ignore things I write that might offend them.  Sometimes they read
them just because, as they begrudgingly admit, I write pretty good.
In either case, they don’t get in my face about it.  I don’t get in
their faces about their positions. 

We act like adults.  Mankind should embrace this because whatever
genes allow us to behave like adults is quickly being bred out of
the human race.


Thanks to all my friends who sent me and my family Christmas cards
this year...and my apologies for not reciprocating.  I came up with
a cool idea for an original card and even designed/wrote it.  Then
I dropped the ball on hiring an artist to draw it, much less scope
out printing costs.  Once I get through paying for this Christmas,
I’ll pick up where I left off and see if I can’t mail a little bit
of holiday cheer to my friends in 2012.


One more item today.  I finished reading The Best American Comics
.  Add an excerpt from Jeff Smith’s Rasl as definitely worthy
of inclusion in a “best” volume.  Eric Orner’s “Weekends Aboard” is
intriguing, but wouldn’t make my cut.  David Lasky’s “The Ultimate
Graphic Novel (in Six Panels)” made me smile, but it’s not as funny
as it is arrogantly snarky.

The book’s “Notable Comics” listings reenforced my view that this
yearly collection is hopelessly biased against traditional comics
storytelling and values.  There were a few worthy Vertigo stories
on the list and Ed Brubaker and Sean Phillips’ Criminal.  The rest
was more of the same.  Apparently, not one super-hero story or one
story from Dark Horse, Image, IDW, Marvel, Boom!, or any other
publisher of comics entertainment was good enough to appear amongst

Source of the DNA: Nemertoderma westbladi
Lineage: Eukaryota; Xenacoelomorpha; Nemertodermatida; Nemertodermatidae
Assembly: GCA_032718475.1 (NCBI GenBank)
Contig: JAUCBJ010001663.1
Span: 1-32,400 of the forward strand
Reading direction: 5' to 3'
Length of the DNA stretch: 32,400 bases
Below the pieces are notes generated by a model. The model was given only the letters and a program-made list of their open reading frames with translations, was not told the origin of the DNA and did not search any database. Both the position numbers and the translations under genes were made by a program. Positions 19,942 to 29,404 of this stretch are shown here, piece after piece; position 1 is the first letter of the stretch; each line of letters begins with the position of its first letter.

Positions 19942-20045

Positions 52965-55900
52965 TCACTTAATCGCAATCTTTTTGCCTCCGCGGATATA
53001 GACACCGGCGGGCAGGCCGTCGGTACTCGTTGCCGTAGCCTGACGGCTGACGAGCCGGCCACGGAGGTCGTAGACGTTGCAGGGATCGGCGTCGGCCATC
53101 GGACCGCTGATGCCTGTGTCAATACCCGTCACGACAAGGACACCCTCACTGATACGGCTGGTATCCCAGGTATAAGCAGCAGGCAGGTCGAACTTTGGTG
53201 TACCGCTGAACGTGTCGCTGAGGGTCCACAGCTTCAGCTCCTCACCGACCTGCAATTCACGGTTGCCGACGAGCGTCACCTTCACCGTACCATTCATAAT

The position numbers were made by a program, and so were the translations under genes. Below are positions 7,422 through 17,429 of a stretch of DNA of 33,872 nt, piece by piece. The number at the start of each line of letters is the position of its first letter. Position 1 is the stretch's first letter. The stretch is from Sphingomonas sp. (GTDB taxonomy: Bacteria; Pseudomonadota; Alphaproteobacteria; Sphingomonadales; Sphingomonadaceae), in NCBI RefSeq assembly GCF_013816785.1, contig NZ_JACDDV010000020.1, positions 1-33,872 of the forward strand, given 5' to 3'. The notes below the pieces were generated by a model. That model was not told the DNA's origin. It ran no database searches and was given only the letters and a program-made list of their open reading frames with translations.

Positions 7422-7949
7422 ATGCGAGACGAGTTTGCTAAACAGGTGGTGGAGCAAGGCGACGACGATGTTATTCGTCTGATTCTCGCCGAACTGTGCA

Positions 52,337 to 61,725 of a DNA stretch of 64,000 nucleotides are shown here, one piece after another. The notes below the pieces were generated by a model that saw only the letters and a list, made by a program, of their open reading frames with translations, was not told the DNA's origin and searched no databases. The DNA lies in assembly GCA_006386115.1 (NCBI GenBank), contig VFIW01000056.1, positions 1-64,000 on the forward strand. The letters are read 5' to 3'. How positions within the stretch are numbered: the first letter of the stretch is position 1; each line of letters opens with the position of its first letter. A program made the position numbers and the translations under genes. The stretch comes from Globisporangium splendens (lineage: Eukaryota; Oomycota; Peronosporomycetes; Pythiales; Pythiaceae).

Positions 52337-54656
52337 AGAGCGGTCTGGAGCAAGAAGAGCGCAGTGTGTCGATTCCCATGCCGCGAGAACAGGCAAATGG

the navel-gazing folderol favored by the clearly biased editors of
this annual collection.

Some other publishers should challenge this woefully lacking annual
colonoscopy.  Maybe as a fundraiser for the Hero Initiative or the
Comic Book Legal Defense Fund.  Because I don’t believe the ongoing
series editors - Jessica Abel and Matt Madden - speak for a comics
community any larger than their own limited vision.

I’ll be back tomorrow with more stuff.

© 2011 Tony Isabella


  1. I remember editors of one past Year's Best series (not sure if it was this one - there have been a few over the past decade) said that DC wouldn't grant permission to publish excerpts. I can't recall if Marvel had the same stance.

  2. Back when I lived in Des Moines in the '80s I belonged to the Iowa Comic Book club which put out a pretty decent fanzine. About every year they'd do a reader poll of the best comics and such of the previous year. Dennis, the co-editor, would always complain that people voted for their favorite comics rather than the best comics. He wanted the poll to be about quality rather than popularity. He was a self-proclaimed proud Comics Snob and acolyte of Gary Groth.

    To a certain extent I could see his point. I can acknowledge that a work has artistic quality even if I personally don't care for it. But if I'm judging whether or not a work of art is "good" or not, I think that "liking" or "not liking" is a valid consideration.

  3. Which superhero story, specifically, would you name as the best of the year, Tony? It's easy to say "one of Diamond's front-of-book publishers should have been represented", but it's not convincing (and just a quota) unless you're specific about what story(ies) you think should be included.

    Personally, I'm willing to believe that if you're being selective, there were better comics this year than everything DC, Marvel, and Image put out. But then, I'm someone who left all those front-book publishers off my best of the year list as well -- with the exception of Criminal and two series that were previously self-published (Finder and Love & Capes).